Hacchohama Seaside Park

Surfing and solitude on the north shore of Kyoto

By Bonson Lam    - 3 min read

I am all alone. The leaves on the trees above are rustling in the breeze, but there is no sound, either of wind or life. The sound of the waves is gently breaking on the beach, its slushy supple sound massaging the powdered grains of sand beneath my feet. There is a gentle whisper as the water kisses the warmth of the sun dried sand. The foam of the waves float with effervescence like the sound of just opened lemonade. Like an old rocking chair, its rhythm slowly lulls me to another consciousness.

What is it about water that evokes the memory of a time past? Whether it is a childhood holiday by the sea, or the ripples from a toy boat, these unchanging sounds and images stir up something deep inside our mind. While it is possible to have this experience anywhere, there is something about the solitude of this beach that brings these thoughts so effortlessly. It is like you are coming home, but to a home in your heart rather than a home of bricks and mortar. I am floating above the sea, or so it seems. Like a bird I am watching at the spectacle below me. It is an otherworldly landscape of waving tree like plants, moss like terrain and ancient rock formations. I am not in Kenya or the moon, but snorkeling in the waters near Hacchohama (Haccho Beach , 八丁浜). Instead of antelope scattering away from our eyes, it is fish, yellow and black striped and of silvery coats, moving to their own agendas.

It reminds me of the poem Avowal, by Denise Levertov:

“As swimmers dare to lie face to the sky and water beats them,
as hawks rest upon air and air sustains them,
so would I learn to attain freefall,
and float into Creator Spirit’s deep embrace
knowing no effort earns that all surrounding grace.”

In winter Hacchohama takes on a different personality. The gentle breezes of summer are replaced by strong northerly winds, bringing high waves and also snow on the mountains. There is something soulful about surfing with snow capped mountains in the distance.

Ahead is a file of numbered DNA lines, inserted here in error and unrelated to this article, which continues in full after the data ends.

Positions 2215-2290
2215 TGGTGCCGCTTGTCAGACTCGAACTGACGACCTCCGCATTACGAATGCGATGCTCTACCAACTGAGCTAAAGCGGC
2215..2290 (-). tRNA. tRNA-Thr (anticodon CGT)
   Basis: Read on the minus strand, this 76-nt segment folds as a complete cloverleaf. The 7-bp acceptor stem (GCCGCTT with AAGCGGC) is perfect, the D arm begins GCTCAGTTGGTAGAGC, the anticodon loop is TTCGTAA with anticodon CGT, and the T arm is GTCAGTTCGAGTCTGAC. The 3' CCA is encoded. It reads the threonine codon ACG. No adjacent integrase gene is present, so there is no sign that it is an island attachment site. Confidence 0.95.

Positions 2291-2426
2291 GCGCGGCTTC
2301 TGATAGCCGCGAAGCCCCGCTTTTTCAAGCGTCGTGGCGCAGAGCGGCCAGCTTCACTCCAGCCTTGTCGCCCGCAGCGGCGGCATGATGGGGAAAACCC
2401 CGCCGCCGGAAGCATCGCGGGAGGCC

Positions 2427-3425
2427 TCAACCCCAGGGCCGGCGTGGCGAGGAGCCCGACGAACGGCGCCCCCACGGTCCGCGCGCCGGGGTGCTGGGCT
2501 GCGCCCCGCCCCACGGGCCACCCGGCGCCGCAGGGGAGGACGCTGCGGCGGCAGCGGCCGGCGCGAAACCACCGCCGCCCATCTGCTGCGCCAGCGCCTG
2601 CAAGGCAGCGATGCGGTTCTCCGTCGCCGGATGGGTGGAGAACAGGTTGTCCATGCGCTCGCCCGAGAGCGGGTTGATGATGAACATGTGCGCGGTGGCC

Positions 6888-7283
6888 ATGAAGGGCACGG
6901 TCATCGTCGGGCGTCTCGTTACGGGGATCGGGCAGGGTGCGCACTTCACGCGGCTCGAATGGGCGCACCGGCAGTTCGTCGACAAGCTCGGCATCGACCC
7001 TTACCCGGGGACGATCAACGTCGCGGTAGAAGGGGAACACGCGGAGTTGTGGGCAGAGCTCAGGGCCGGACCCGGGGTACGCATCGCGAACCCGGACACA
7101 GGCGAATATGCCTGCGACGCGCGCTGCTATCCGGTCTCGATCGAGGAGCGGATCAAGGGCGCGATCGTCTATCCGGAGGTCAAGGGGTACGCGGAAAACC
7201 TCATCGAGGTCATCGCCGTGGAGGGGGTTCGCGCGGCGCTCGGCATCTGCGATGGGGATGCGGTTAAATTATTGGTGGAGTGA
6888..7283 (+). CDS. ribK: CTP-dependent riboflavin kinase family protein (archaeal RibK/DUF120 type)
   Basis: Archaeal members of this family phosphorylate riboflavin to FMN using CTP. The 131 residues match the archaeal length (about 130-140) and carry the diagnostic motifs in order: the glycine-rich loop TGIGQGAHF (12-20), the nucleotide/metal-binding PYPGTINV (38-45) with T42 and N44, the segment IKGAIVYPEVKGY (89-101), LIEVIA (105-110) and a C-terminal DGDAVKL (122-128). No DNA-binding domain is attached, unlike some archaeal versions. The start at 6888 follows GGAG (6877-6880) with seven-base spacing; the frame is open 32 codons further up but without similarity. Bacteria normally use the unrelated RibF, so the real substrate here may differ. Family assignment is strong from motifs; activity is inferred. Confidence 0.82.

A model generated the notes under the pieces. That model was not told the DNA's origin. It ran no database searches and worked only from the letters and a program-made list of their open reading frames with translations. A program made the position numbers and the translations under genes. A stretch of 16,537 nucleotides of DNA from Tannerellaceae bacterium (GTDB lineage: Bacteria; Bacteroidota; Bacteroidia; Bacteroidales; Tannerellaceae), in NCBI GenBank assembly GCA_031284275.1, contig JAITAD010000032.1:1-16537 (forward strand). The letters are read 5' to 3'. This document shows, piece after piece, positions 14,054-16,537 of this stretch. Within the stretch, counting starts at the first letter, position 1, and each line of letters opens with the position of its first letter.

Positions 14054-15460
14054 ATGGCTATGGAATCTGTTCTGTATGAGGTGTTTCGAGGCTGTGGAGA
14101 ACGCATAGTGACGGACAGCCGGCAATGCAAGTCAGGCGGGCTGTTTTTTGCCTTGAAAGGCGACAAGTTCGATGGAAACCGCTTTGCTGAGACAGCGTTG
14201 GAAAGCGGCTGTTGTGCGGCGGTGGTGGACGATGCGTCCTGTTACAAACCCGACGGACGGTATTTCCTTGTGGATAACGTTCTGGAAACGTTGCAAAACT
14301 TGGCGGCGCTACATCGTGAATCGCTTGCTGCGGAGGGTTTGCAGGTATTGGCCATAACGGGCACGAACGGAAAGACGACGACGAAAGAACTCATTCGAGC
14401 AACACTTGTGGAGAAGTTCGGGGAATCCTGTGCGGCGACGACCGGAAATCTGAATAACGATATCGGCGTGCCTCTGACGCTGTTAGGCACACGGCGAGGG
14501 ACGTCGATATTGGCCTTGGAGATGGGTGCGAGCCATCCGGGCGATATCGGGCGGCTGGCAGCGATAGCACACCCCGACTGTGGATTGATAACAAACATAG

If on the other hand, you prefer something warmer in winter, drop in to Ukawa Onsen (closed Thursdays). You can scenic views of the mountains or the sea from the outdoor rotenburo baths. Both day trippers and overnight guests are welcome here. The crab is a winter delicacy, served raw sashimi style or cooked in a nabe hot pot.

Getting there

The best way to get to the north shore beaches of Kyoto is by car. While it is three hours from the ancient capital of Kyoto City by expressway, it feels like a world away from the crowds at Kyoto Station.

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Bonson Lam

Bonson Lam @bonson.lam

I knew my future was destined to be with Japan the moment I flew from Sydney to experience the atmospheric lane ways of Kyoto last century. From the skies above Sapporo to the old charm of Naha's alleyways, I have been enchanted by the beauty and variety on every island. I am humbled to have met many distinguished people in my role as Regional Partner, especially the national living treasures of Japan, such as the doll maker to the Imperial Family. From sushi cooking classes to Ninja training grounds I welcome your ideas on what you like from JapanTravel.com. Please visit us in Kyoto or Osaka and have some green tea or sake with us. 

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